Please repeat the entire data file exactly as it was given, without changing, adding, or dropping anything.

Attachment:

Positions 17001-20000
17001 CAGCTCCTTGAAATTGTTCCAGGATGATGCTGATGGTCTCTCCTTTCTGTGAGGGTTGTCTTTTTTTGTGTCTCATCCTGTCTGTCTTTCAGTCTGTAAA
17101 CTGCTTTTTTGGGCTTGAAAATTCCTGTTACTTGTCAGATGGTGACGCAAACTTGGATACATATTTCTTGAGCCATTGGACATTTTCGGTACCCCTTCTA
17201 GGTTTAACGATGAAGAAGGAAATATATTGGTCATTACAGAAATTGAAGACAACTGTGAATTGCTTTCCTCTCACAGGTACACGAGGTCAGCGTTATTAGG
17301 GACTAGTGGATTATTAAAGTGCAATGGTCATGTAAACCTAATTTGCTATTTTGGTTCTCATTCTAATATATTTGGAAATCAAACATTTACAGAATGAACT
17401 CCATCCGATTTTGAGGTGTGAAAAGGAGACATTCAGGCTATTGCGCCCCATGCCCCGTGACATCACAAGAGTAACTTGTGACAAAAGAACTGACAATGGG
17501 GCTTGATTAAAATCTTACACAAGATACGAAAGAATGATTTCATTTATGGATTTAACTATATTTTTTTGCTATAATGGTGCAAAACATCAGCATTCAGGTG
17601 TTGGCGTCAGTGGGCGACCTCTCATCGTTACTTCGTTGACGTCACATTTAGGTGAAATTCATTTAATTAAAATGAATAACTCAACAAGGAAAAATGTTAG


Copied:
Positions 17001-20000
17001 CAGCTCCTTGAAATTGTTCCAGGATGATGCTGATGGTCTCTCCTTTCTGTGAGGGTTGTCTTTTTTTGTGTCTCATCCTGTCTGTCTTTCAGTCTGTAAA
17101 CTGCTTTTTTGGGCTTGAAAATTCCTGTTACTTGTCAGATGGTGACGCAAACTTGGATACATATTTCTTGAGCCATTGGACATTTTCGGTACCCCTTCTA
17201 GGTTTAACGATGAAGAAGGAAATATATTGGTCATTACAGAAATTGAAGACAACTGTGAATTGCTTTCCTCTCACAGGTACACGAGGTCAGCGTTATTAGG
17301 GACTAGTGGATTATTAAAGTGCAATGGTCATGTAAACCTAATTTGCTATTTTGGTTCTCATTCTAATATATTTGGAAATCAAACATTTACAGAATGAACT
17401 CCATCCGATTTTGAGGTGTGAAAAGGAGACATTCAGGCTATTGCGCCCCATGCCCCGTGACATCACAAGAGTAACTTGTGACAAAAGAACTGACAATGGG
17501 GCTTGATTAAAATCTTACACAAGATACGAAAGAATGATTTCATTTATGGATTTAACTATATTTTTTTGCTATAATGGTGCAAAACATCAGCATTCAGGTG
17601 TTGGCGTCAGTGGGCGACCTCTCATCGTTACTTCGTTGACGTCACATTTAGGTGAAATTCATTTAATTAAAATGAATAACTCAACAAGGAAAAATGTTAG